... to engage with the strategic meetings of relevant bodies; sufficient and ongoing funding for specialised staff such as disaster resilience workers to undertake disaster response and resilience activities; and increased funding to support emergency response infrastructure, and equipment such as generators. 

Community Legal Centres Queensland put it this way—

We would like to see more investment in particular for community and social service organisations that really do that long work of holding communities together long after the fire front has passed and long after the floodwaters have receded. 

I could not agree more with that sentiment. We see the ADF come into town in that immediate emergency response, but it is ultimately the people on-the-ground who are left in the wake of these disasters and who really struggle to put it back together, and neighbourhood and community centres are so integral to that. In response to this issue, the Queensland Police Service predictably noted that the allocation of funding for such organisations is a matter of policy. All we can do is encourage the government to continue to increase funding to all of these non-government and neighbourhood and community sector organisations.

Another issue that was raised specifically in the hearings by Monica Taylor, the disaster and climate resilience project coordinator at Community Legal Centres Queensland, was the fact that this is actually a golden opportunity, as she put it, for a minor additional reform to insert good Samaritan protections into our civil liability legislation. The civil liability regime is already being reformed through this package, which is why it is such a good opportunity. There are necessary and simple reforms to that civil liability framework that address the risk that is posed to those everyday heroes who jump in their tinny or their kayak or whatever it might be in response to a disaster and get out there and help.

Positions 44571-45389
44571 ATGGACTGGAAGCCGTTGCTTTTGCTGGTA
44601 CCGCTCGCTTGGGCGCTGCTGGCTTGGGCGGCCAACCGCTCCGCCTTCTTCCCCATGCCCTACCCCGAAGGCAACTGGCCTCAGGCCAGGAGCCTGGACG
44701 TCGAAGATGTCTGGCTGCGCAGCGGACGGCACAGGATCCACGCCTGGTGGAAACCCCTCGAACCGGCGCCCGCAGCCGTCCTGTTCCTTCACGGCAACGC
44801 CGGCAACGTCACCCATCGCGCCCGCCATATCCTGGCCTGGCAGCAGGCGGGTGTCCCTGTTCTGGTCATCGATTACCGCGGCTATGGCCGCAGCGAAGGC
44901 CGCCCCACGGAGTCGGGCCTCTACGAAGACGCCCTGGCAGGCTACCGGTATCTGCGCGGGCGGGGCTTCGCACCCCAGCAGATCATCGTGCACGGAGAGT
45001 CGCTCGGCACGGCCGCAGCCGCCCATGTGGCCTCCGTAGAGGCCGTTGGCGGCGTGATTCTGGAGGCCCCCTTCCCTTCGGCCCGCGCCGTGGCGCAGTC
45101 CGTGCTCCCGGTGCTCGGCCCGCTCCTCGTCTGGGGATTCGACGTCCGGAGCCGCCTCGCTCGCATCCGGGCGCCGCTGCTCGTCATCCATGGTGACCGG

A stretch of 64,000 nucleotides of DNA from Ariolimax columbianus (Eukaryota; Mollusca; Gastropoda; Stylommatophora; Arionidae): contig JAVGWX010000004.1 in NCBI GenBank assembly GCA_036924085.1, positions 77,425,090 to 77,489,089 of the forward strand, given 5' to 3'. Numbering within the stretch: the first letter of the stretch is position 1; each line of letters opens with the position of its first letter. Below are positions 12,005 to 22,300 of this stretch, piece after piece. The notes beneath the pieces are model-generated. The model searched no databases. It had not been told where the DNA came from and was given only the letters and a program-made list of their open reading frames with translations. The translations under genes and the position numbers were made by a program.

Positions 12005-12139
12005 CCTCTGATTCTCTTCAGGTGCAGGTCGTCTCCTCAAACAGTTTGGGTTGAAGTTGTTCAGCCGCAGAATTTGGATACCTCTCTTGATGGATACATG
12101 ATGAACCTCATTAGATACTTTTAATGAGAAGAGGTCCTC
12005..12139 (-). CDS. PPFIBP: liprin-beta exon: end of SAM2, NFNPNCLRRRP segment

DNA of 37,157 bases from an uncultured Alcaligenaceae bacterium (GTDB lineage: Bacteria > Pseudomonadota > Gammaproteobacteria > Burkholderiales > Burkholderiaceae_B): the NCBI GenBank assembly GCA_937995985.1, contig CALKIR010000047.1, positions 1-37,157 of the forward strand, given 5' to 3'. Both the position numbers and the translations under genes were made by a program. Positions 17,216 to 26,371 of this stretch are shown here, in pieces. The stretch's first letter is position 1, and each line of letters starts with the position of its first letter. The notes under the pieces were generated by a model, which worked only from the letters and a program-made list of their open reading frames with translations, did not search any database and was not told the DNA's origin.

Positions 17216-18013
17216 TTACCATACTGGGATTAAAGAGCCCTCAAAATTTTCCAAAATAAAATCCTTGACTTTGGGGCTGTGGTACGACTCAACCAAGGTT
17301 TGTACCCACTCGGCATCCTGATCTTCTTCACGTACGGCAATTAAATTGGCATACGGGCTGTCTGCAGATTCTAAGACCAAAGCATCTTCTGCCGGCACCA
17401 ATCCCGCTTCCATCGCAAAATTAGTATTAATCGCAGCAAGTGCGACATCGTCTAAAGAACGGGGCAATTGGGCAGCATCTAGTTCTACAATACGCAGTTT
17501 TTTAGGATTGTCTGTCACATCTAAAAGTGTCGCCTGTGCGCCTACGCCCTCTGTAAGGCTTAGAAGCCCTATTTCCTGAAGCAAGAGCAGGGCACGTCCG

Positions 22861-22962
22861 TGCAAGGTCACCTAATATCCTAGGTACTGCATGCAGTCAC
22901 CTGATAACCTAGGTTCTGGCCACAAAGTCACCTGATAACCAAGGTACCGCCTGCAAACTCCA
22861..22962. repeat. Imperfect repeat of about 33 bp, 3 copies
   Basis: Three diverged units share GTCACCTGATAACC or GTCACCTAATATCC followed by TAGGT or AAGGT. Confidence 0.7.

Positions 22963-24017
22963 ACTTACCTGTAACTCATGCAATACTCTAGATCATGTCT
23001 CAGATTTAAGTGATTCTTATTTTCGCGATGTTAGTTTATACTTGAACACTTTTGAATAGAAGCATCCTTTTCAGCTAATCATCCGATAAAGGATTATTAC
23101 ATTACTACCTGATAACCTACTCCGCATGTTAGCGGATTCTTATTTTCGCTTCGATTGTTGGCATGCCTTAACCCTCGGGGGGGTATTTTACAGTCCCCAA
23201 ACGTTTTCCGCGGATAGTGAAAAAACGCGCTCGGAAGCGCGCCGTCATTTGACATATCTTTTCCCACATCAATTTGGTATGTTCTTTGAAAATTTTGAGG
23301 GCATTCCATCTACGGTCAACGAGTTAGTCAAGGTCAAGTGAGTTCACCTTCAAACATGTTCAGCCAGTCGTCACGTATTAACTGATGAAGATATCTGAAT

They just get in amongst it and help those who need help. 

The situation is different for volunteers in the SES, for example. They have an explicit exemption from liability under the Civil Liability Act, whereas if something goes wrong or someone gets hurt while Joe Blow in his tinnie is trying to help, they are potentially exposed to civil liability despite their best efforts. To avoid this kind of disincentive for the community to engage and offer help in the midst of natural disasters and the recovery and clean up, we need some reform. It should be a simple reform. I encourage the government to take some steps in that direction, as suggested by CLCQ. 

It is obviously our hope that this swag of reform will leave our emergency services respondents in better shape to be able to continue to offer the absolutely invaluable work they do for Queensland and in support of Queenslanders—because, let us face it, we would be lost without them. It has been mentioned already—and I am sure it will be mentioned again in this debate—that we know Queensland is the most disaster prone state in the country. We see year after year, especially in La Nina years, those staggering clean-up bills coming through time and time again. They are not getting any smaller and it is not getting any easier for Queenslanders to insure their homes, properties and possessions, and all of this will only worsen as the impacts of climate change take hold.

We can make these kinds of administrative rearrangements and restructure the organisations that we rely on to come and mop up the mess after the fact, but we need to take urgent steps to address climate change. Again, I will accept that the government has done some great work domestically on our domestic renewable targets and emissions  reductions targets, but as long as we continue to dig up and export coal and gas, as long as we actively advocate for a longer life for the fossil fuel sector, we have blood on our hands. We are directly contributing to those harms that are experienced by not just Queenslanders, as the most disaster prone state in the country, but people all over the world. 

It is a sobering thought for me, if I am really honest, that my nearly five-year-old daughter has in her lifetime lived through one notionally one-in-100-year flood and the burning of 37-odd per cent of the Gondwana World Heritage area. These rainforests have never burned and are not adapted to deal with fire, and we are at risk of losing them. My 14-year-old has lived through two one-in-100-year flood events in his short life. We need to do more to address climate change or no tinkering with emergency services is going to help us.